Donnie Johnson Tennessee Execution
Donnie Johnson was executed by the State of Tennessee for the murder of his wife. According to court documents Donnie Johnson would murder his wife by stuffing a thirty gallon trash bag down his throat. Donnie Johnson would be executed by lethal injection on May 16, 2019
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Donnie Johnson, the Memphis man convicted of brutally murdering his wife in 1984, is dead.
The Tennessee Department of Correction announced Johnson was executed Thursday night by lethal injection at the Riverbend Maximum Security Institution in Nashville and pronounced dead at 7:37 p.m.
Witnesses to the execution provided their accounts in a live news conference outside Riverbend.
Witnesses said Johnson asked for forgiveness before saying ‘I commend my life into your hands. Thy will be done. In Jesus’ name I pray, amen.’ He then sang two hymns as the execution proceeded and officials administered the drugs. Witnesses said his voice then trailed off, and eventually he slowly began to make raspy sounds like snoring before he stopped breathing.
Observers said the last words they could faintly hear from him were ‘no more dying here.’
Johnson’s execution comes more than three decades after he was convicted of murdering his wife, Connie Johnson, by stuffing a 30-gallon trash bag down her throat, suffocating her just weeks before Christmas.
Eight years into his sentence, the convicted murderer was running a gospel radio show from his cell.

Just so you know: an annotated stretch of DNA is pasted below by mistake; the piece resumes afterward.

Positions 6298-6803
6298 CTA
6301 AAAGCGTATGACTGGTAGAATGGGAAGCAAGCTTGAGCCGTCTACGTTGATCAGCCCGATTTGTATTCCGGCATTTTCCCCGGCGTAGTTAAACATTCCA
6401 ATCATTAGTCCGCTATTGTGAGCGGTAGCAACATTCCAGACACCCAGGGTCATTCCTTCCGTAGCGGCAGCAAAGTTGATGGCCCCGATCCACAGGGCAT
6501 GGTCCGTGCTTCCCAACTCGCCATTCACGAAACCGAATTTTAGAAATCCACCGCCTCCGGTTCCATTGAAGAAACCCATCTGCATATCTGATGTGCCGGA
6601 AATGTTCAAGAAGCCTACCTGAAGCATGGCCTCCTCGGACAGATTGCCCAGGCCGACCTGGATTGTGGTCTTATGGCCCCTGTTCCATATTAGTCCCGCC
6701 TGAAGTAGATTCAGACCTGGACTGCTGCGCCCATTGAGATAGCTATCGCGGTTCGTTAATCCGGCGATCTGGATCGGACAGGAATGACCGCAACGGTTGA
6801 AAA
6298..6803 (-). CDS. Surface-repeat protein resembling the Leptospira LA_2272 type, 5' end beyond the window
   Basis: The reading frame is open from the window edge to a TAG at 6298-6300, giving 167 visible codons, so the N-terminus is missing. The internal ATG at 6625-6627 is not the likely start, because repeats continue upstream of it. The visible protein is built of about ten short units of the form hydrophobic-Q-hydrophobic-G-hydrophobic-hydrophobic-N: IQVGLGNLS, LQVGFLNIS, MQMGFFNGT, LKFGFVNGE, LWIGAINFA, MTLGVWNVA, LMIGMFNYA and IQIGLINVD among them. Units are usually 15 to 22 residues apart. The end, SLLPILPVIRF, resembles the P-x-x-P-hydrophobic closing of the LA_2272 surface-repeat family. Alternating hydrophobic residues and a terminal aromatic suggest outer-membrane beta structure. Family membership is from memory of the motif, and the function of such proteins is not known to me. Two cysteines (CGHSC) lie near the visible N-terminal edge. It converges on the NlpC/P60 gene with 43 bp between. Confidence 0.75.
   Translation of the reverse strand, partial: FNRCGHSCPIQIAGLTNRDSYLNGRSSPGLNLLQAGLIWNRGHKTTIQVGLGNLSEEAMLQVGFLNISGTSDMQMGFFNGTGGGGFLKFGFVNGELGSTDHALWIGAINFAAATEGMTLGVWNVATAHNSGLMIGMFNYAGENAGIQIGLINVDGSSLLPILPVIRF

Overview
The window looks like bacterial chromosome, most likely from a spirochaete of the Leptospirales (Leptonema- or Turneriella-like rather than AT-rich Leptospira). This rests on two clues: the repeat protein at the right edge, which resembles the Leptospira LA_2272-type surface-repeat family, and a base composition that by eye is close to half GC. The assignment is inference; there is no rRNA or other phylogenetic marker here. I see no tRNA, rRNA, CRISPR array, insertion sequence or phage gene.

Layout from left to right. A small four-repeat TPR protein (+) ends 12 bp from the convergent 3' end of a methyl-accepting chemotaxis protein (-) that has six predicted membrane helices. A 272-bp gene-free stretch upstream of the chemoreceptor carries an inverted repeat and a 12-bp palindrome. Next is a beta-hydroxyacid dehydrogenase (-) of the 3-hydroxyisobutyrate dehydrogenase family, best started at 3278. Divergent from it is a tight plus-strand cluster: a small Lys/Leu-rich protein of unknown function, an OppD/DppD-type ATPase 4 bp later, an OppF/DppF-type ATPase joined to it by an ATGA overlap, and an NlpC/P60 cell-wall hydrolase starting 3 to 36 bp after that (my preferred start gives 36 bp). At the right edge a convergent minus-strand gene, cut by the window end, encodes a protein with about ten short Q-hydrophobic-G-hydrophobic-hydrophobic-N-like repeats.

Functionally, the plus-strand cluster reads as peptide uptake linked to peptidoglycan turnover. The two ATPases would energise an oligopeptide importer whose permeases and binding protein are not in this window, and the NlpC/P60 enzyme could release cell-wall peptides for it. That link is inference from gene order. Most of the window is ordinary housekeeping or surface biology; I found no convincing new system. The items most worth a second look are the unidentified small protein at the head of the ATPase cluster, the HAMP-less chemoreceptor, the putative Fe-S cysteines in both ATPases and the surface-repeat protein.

During his time of death row, Johnson claims he had changed. WBIR talked to him in 1992 about his salvation and his sentence.
He told listeners in his show that he wasn’t afraid to die.
“Death is just a sleep. When I awake when Christ returns I’ll go to heaven,” he said to reporter Chuck Denney.
He said he wanted to spread his Christianity to others, both inside and outside the prison
He asked Gov. Bill Lee to commute his sentence to life in prison without parole, based on the fact that he’s now a Christian and not the “monster” he once was. His victim’s daughter, who he adopted, asked the governor for mercy.
But the governor refused to intervene this week.
Johnson had run out of options. He was served his last meal on Thursday. He requested nothing special, just the same food that the other prisoners would receive.
He wrote letters to his family and his victim’s family, asking for forgiveness.
Tennessee has five more executions scheduled for this year and next:
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